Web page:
A former Mariah Carey assistant should not have been sanctioned for destroying evidence in the pop star’s $3 million lawsuit against her, because the singer didn’t prove the destruction was intentional, new court papers in the case argue.
Lianna “Azarian” Shakhnazarian — who Carey claims secretly recorded videos of her and violated a non-disclosure agreement — was penalized by a judge earlier this month for destroying two videos and WhatsApp messages that the “Always Be My Baby” singer could have used to fight her case.
Shakhnazarian “appeals from each and every part of the Order by which she was aggrieved,” read Manhattan Supreme Court papers from Friday.
The “Court erred when it granted plaintiff’s motion for sanctions,” Shakhnazarian said in appeal papers. Shakhnazarian said that Carey didn’t prove that the evidence was “intentionally or recklessly destroyed,” or that she was disadvantaged by the destruction.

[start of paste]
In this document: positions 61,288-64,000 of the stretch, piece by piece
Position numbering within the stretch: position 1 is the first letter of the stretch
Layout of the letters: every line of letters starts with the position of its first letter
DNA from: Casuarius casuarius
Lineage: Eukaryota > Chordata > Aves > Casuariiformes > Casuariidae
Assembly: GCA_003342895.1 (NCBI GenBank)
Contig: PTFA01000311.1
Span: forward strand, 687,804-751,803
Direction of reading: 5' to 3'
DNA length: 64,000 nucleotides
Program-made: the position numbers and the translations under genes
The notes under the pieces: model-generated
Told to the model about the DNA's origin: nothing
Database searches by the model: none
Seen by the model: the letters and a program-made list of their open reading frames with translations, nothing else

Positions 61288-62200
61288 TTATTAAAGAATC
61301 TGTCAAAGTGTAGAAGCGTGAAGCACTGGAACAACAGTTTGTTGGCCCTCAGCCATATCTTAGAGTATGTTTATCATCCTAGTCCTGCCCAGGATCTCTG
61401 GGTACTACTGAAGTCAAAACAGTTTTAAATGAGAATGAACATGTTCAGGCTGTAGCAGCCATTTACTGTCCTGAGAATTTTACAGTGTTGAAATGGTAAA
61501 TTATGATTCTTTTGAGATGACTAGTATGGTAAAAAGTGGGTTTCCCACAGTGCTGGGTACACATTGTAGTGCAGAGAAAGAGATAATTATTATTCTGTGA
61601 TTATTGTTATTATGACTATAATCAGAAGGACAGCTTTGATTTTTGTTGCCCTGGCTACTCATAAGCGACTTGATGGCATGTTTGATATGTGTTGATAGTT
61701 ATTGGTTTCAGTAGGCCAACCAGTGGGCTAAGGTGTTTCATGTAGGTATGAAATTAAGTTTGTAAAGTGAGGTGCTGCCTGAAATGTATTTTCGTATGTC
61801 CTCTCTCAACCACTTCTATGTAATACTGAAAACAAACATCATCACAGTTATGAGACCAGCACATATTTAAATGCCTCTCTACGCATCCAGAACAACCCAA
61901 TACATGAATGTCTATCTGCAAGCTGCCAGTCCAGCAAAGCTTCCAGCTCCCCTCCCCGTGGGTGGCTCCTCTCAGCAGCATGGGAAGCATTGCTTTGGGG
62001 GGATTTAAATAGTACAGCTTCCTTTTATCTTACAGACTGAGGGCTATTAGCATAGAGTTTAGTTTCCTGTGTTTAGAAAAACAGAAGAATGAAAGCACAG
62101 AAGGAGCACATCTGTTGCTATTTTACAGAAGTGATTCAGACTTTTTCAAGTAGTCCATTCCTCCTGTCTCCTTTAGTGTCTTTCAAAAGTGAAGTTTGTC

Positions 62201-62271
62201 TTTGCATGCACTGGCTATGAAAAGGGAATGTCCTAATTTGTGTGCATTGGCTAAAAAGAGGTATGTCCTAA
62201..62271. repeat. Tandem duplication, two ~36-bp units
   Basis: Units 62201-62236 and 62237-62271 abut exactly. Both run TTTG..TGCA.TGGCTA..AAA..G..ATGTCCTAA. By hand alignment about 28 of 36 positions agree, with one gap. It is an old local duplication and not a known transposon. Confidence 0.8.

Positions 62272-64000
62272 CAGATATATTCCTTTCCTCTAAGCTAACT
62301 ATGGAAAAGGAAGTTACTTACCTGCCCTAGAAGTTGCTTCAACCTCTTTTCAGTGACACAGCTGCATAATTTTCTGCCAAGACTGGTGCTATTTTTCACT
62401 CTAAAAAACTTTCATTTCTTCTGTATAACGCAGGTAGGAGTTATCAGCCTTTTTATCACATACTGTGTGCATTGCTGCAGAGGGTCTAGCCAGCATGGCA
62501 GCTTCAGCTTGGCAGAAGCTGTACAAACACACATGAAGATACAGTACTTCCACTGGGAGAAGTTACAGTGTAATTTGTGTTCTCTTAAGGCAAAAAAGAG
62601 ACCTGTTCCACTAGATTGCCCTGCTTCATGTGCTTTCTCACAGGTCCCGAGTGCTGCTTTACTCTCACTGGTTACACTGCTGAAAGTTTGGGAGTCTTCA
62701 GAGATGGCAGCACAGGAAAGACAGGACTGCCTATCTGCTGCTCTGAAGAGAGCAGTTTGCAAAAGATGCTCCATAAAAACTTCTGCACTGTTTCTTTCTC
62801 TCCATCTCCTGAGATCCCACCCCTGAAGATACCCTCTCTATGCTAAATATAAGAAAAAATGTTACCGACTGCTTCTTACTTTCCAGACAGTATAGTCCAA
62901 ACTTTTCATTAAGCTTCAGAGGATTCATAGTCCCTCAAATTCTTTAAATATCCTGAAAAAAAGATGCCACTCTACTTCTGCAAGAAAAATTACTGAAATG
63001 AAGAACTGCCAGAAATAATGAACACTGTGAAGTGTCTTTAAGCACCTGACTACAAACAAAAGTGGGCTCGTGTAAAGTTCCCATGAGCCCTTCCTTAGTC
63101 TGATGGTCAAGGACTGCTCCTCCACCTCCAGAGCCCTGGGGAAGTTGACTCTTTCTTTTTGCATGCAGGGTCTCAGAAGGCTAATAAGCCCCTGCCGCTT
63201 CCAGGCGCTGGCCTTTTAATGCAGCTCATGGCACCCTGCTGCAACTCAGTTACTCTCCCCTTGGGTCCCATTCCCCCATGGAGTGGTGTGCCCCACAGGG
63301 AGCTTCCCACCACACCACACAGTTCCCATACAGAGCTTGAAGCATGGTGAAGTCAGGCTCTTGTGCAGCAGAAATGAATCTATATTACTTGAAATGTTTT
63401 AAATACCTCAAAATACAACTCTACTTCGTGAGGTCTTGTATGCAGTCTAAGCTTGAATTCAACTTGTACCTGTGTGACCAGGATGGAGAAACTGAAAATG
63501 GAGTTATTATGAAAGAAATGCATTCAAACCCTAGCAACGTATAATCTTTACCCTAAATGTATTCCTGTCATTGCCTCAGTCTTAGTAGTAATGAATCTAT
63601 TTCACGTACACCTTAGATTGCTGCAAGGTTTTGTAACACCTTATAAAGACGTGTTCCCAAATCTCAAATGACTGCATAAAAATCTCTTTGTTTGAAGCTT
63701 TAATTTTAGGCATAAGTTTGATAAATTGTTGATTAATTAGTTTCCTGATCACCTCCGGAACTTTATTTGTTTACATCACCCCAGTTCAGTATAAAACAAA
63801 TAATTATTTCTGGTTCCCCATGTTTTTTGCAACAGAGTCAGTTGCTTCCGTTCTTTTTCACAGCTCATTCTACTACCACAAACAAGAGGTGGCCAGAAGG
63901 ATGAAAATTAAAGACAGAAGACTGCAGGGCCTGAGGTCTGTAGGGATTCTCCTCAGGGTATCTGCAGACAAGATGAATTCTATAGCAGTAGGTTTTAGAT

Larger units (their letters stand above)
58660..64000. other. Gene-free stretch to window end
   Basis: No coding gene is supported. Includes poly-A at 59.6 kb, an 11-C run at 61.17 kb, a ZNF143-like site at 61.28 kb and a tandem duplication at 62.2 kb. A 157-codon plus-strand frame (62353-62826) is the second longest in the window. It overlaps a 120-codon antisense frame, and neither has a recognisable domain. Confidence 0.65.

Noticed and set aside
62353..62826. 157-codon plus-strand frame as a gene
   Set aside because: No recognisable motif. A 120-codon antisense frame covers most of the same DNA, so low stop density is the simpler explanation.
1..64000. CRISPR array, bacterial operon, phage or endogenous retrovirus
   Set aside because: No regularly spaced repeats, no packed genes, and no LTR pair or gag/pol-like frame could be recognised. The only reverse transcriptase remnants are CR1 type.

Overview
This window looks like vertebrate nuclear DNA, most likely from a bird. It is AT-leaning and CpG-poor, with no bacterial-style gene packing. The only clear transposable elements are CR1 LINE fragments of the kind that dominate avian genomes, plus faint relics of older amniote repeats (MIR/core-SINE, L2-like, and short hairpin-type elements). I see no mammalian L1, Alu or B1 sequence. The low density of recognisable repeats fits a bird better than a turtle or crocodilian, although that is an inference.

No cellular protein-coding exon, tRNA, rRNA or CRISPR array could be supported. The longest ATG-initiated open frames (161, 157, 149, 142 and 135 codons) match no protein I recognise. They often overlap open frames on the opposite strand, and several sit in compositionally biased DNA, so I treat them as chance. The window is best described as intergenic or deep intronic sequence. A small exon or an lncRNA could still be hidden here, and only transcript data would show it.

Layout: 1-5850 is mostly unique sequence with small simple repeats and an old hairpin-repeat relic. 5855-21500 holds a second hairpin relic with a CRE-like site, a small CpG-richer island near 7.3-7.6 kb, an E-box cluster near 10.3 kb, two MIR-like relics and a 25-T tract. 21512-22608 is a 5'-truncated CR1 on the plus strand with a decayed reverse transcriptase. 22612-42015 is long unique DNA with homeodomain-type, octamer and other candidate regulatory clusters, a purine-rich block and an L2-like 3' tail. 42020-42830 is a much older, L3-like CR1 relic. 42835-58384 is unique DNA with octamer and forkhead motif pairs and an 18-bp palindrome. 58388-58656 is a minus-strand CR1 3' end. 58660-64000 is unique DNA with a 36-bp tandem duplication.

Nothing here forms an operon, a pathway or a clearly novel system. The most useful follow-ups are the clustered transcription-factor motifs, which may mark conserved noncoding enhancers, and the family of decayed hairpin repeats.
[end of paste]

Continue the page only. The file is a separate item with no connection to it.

Shakhnazarian also argued that the sanctions were too harsh and that it wasn’t fair that the judge didn’t allow for oral arguments on the matter.
In his Sept. 11 decision, Justice Andrew Borrok also found that Shakhnazarian spilled water on her old cell phone and then gave it away after the suit had already been mounted against her — despite the fact that the phone could have contained information pertinent to the case.
Borrok issued sanctions against Shakhnazarian including that he would make an “adverse inference” against her at trial, meaning the judge or a jury can consider that the lost evidence may have been unfavorable toward Shakhnazarian.
The judge also ordered Shakhnazarian to turn over her current cell phone for a forensic examination and ordered her to pay Carey’s attorneys fees regarding this particular matter.
Lawyers for Carey and Shakhnazarian did not immediately return requests for comment.